The construction of walls seems to be mostly a human phenomenon. Ants, bees, beavers and muskrats build structures for communal living that have some equivalents. Our understanding of early human life comes from drawings on cave walls. The Double Ditch Indian Village made use of palisades to complement the ditches they had dug for protection from enemies. Not only did the palisades and the ditches provide protection, but also the bluffs that fall steeply to the Missouri River some 200 feet below.
Human history is replete with the construction of walls. The city of Jerusalem is famous for its walls, and gates. Solomon built the first temple in 957 B.C.E. Hebrew scriptures record the family names of those who rebuilt the walls and gates of this conflicted city. During the Roman Empire, walls and construction became a sign of economic and political strength. Herod the Great built the last temple in Jerusalem in 20 B.C.E. It was a massive structure some 1,500 feet long and 900 feet wide. It had 13 gates, nine of which had names.
The first and second temples in Jerusalem have been rebuilt, under siege or destroyed, 13 times. The Romans laid siege to Jerusalem and destroyed the second temple for the last time in 70 C.E. The rebuilding of the temple is still included in the modern prayers of the Jewish people.
During his campaign for the presidency in 2016, Donald Trump promised to build a beautiful wall on the U.S.- Mexican border. The audience at his campaign rallies would often respond to his promise with shouts of “build that wall, build that wall.” Whether or not Trump was tapping a subliminal ancient desire for protection and restoration to greatness, only competent psychologists could answer. Cognitive linguist George Lakoff contends that Trump was appealing to the strict father thinking frames inherent in people who believe in strong authority figures. Perhaps today, like the Hebrews of old, people want a king to make things right.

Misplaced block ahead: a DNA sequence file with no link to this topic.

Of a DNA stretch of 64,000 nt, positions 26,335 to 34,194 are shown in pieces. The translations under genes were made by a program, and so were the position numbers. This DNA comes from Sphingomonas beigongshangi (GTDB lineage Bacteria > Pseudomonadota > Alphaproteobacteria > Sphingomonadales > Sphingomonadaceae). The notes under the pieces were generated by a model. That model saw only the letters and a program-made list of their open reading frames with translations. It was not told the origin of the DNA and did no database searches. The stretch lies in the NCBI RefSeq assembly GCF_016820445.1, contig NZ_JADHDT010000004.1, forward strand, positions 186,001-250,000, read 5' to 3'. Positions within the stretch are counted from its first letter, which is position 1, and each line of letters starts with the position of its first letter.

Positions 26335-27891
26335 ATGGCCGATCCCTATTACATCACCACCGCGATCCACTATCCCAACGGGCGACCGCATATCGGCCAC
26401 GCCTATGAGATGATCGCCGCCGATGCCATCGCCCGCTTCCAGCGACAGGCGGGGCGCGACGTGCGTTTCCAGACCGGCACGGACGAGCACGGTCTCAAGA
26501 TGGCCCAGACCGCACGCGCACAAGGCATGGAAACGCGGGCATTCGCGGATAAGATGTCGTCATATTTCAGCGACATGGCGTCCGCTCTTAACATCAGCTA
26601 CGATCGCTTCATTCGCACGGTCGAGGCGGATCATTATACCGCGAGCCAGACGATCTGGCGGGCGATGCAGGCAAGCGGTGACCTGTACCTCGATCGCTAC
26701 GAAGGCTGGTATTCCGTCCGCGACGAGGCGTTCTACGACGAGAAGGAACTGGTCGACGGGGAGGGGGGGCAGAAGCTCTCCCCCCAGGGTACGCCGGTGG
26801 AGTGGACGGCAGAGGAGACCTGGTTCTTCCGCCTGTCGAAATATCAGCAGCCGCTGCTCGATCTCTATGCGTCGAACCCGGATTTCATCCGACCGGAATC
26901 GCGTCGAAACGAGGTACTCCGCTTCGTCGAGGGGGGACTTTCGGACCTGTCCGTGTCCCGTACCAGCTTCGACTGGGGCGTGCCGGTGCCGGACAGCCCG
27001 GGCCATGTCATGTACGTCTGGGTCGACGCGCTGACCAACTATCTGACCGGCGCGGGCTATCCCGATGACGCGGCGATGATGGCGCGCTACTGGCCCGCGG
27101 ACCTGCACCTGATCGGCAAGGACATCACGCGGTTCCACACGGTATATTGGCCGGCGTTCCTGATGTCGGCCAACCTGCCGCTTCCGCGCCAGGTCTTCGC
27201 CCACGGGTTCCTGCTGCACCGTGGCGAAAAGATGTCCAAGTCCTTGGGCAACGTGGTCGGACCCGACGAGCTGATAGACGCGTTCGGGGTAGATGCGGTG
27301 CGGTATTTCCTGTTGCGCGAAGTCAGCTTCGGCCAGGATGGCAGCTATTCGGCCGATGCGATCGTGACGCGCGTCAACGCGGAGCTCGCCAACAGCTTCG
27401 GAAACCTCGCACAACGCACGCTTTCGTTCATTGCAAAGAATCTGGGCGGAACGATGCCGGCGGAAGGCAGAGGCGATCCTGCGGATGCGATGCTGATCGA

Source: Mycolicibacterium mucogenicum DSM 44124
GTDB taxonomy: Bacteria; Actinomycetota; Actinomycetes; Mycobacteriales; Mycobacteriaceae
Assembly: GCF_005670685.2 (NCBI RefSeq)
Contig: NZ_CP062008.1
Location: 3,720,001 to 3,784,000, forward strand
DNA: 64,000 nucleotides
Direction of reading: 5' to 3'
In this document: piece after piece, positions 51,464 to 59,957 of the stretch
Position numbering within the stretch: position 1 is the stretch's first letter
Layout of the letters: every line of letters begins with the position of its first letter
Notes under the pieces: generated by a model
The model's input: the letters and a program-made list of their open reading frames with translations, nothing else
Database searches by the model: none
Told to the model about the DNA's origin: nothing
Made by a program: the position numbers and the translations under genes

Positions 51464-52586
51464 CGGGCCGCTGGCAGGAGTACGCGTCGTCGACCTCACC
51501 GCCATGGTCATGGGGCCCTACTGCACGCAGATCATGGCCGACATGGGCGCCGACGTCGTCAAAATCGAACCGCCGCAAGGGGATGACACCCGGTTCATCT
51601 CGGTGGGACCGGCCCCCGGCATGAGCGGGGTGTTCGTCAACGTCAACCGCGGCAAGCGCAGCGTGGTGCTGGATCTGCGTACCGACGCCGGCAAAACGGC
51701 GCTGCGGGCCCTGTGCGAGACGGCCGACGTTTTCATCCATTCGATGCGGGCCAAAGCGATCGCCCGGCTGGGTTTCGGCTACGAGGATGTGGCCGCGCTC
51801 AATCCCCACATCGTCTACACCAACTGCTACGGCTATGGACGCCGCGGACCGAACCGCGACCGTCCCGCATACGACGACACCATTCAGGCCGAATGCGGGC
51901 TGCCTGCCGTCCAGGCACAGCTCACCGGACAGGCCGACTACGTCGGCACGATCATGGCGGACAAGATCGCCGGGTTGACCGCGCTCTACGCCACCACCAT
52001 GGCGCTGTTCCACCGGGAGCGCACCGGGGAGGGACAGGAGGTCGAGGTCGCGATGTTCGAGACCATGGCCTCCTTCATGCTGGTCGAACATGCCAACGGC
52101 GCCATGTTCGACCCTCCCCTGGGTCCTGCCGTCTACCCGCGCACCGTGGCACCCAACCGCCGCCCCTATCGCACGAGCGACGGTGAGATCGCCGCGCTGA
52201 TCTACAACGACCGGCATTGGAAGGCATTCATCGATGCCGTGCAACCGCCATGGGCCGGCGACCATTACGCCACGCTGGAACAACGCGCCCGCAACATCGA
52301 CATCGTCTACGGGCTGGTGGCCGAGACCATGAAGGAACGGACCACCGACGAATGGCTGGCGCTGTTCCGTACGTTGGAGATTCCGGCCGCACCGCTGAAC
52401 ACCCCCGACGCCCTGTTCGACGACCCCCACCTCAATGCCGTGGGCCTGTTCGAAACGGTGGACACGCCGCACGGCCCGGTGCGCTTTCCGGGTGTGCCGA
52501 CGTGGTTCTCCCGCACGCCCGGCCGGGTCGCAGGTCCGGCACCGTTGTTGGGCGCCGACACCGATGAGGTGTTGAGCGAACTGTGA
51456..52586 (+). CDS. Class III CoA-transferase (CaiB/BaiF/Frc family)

The ancient and current purpose of walls was protection for people inside them. However, walls separate and imprison people. Homes with quarantine signs imprisoned people with smallpox. Prison walls separate people from society. The Berlin Wall was designed to keep people in East Berlin from political freedom in West Berlin.
Emma Lazarus’ poem inscribed on the Statue of Liberty says “give me your tired, your poor, your huddled masses yearning to breathe free, the wretched refuse of your teeming shore. Send these, the homeless, tempest-tossed to me, I lift my lamp beside the golden door.” That poem speaks to people with the thinking frame Lakoff describes as the nurturing parent and it mentions a golden door.
President Ronald Reagan, the great communicator, combined nurturing parent and strict father thinking frames in his farewell address when he described what he meant by a shining city on a hill. He, too, mentions doors. “But in my mind, it was a tall proud city built on rocks stronger than oceans, wind-swept, God blessed, and teeming with people of all kinds living in harmony and peace — a city with free ports that hummed with commerce and creativity, and if there had to be city walls, the walls had doors, and the doors were open to anyone with the will and the heart to get here.”
Walls without doors are prisons for the people on either side. Let us join Lazarus and Reagan and focus on the doors. That is what the immigration debate is about.